Wednesday, May 09, 2007

Omnivore's Dilemna.

How to sum up a book like The Omnivore's Dilemna? Michael Pollan's tome-sized follow up to The Botany of Desire goes far beyond the normal levels of a well-researched book. He gets out of the library and gets his hands dirty; he works on farms, tours others, goes hunting, forages mushrooms, among a host of other things. In the process he deeply probes the question of (essentially) how to eat sustainably. He's not an idealist and takes into full account that the modern industrial world is here to stay, for as long as we can make it last. He's also not sold on too many ideas that most liberal-minded people (such as myself) accept as fact these days; organic is always better, not eating meat is always a more concious way to live, etc. He's perfectly willing to approach these assumptions with the open-minded possibility that they may not be true. From this, he investigates the business of "industrial organic," in other words, how organic products are manufactured for millions of people. He finds that, while they are better in that they don't use chemicals on their lands, they go against most of the original principles of organic by growing monocrops and often using more petro products in the process by using extra machinery in the place of chemicals. Not to mention the gas used on the long-distance shipping most of these companies do. He has a long meditation on the ethics of eating meat, which at points is like an argument against vegetarianism (a well-formed argument, but not one that swayed me).
While most of his conclusions land more towards the liberal-minded truth side, he makes the point clear that there's often another level (or levels) we're not seeing, a removal from how the food we're eating got to our plate and anyone's roght answers/better ways of eating could be just different ways of looking at the same thing.
A constantly engaging writer, he supplies all the hard facts that any other health/food ethics book could easily do, but making it (sometimes humorously) informal and real. Concious Eating for those who still want to be able to share a meal with their family and friends.

Thursday, April 19, 2007

A Pattern Language

please let me build a city for us all to live in based off of this book! I will make you hearty foodstuffs and we will gather around in convenient and comfortable places where we will be ushered easily into our whole potential...this winter i started a project where i was illustrating ideas for how i thought a city really should be. it was a fun and playful arsty thing, but i was kind of serious about it. i really wanted to be specific about how each area of this imaginary city was going to interact, what it'd be made out of ...all these kinds of specifics. but somebody beat me to the punch. and they did an amazing job.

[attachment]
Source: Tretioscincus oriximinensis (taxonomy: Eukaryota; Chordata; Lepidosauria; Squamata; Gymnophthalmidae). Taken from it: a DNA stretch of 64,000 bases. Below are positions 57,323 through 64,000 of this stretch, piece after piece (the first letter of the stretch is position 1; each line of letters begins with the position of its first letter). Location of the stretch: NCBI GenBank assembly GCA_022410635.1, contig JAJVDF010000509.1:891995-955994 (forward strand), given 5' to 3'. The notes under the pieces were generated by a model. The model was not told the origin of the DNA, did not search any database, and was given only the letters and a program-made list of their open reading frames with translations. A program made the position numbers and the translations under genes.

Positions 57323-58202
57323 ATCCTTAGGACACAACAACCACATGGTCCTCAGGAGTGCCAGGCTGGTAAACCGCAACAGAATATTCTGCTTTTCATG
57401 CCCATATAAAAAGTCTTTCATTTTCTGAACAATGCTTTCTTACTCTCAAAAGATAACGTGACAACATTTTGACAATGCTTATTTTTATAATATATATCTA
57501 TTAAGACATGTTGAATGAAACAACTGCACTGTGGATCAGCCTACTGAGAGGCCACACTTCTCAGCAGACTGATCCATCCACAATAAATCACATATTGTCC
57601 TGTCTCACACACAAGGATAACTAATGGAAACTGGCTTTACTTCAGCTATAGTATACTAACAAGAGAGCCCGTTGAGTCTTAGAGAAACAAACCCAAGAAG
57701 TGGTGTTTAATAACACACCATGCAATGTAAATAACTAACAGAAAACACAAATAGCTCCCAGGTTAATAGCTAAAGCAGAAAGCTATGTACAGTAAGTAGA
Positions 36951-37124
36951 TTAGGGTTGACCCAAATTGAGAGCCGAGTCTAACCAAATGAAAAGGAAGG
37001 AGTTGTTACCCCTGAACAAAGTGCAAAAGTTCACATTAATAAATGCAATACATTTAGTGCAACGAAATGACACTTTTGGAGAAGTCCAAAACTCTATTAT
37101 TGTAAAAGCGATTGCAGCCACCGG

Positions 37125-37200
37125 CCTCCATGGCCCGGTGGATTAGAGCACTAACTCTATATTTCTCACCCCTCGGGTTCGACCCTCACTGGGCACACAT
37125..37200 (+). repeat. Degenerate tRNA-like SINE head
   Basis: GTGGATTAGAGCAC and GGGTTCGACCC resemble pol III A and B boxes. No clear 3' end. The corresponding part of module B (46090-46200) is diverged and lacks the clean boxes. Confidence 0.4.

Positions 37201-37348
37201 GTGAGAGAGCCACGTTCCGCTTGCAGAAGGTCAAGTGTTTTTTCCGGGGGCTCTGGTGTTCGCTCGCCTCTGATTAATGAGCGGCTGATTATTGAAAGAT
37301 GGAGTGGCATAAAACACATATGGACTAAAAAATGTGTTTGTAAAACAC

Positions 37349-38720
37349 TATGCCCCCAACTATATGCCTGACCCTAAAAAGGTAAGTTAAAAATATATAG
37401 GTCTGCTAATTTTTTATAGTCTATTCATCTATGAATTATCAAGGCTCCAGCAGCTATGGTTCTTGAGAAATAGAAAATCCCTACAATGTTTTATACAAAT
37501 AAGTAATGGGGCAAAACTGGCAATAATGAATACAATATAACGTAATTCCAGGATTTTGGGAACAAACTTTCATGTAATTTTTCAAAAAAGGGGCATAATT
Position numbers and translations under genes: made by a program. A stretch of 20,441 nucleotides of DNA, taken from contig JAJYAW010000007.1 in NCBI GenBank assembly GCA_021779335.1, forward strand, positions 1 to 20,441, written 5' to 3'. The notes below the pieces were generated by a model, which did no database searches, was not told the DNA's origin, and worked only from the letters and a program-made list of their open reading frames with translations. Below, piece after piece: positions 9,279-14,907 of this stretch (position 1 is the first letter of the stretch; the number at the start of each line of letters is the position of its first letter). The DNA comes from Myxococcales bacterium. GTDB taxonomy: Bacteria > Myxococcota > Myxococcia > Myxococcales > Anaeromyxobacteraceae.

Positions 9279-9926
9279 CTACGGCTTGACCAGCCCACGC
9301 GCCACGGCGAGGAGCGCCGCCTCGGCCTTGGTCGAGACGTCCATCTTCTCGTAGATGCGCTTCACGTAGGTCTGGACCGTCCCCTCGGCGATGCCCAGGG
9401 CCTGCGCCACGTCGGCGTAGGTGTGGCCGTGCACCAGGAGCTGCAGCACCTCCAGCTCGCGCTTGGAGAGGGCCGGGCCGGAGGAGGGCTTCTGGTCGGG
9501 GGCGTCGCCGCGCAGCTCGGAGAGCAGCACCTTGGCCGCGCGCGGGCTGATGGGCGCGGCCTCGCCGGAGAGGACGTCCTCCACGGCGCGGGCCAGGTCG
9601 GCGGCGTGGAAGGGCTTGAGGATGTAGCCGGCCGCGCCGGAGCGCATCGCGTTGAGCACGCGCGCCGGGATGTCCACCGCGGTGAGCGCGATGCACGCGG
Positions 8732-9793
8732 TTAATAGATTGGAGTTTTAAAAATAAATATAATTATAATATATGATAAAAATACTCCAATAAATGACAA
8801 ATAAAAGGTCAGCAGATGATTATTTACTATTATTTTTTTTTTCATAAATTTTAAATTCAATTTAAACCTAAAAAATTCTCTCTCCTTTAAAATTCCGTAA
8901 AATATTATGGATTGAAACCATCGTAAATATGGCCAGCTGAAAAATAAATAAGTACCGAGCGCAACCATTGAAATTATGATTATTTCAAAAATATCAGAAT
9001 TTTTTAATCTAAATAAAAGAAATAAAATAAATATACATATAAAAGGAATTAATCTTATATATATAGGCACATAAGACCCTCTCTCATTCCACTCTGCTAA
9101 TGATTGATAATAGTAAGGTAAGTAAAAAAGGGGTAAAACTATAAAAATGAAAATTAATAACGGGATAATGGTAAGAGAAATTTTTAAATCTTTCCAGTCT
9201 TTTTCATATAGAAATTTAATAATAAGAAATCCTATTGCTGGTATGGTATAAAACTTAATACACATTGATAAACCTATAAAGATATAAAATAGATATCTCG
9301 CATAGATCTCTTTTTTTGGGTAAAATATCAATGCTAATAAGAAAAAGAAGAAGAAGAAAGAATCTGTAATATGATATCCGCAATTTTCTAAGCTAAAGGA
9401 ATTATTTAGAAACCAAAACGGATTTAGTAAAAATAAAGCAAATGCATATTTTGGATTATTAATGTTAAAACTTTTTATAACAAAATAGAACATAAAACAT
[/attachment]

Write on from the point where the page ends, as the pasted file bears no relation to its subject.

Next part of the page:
this book asks: why aren't things orchestrated with the true needs of humans in mind? a city where pedestrians are treated kindly, the car is not king, originality, beauty and functionality are valued paramount in architecture and city planning...where moving and standing water are regarded as fa(u)cets of the city that are just as important as bus terminals and banks...where the universities are acknowledged as skill enhancement centers on par with apprenticeships all over town....
just read it, crawl into my fantasy world.

Sunday, April 02, 2006

the zines (part 2).

When I took a couple weeks off work recently, I took four or five books with me on my travels and all of them ended up...I won't say "sucking", but not being what I expected. The only one I made it all the way through was the one fiction book among these, which was kind of crappy (despite the fact I've heard two or three people describe it as "perfect"). Read bits and pieces of books since I got back, but zines have been the only literature I've been getting very excited about.
There was a few days in a row where I got a new zine everyday, first I got Eaves of Ass #5 from my friend Craven, which is all about Autonomous Mutant Fest. Craven is in full negative-with-bouts-of-hope-for-the-world form here. Pretty funny stories about this last year's fest, which had the most festival types that he's seen in his seven years of attending, plenty of good old fashioned making fun of Rainbow guys who bum off everybody and don't give anything back, running flashlight jokes and much more.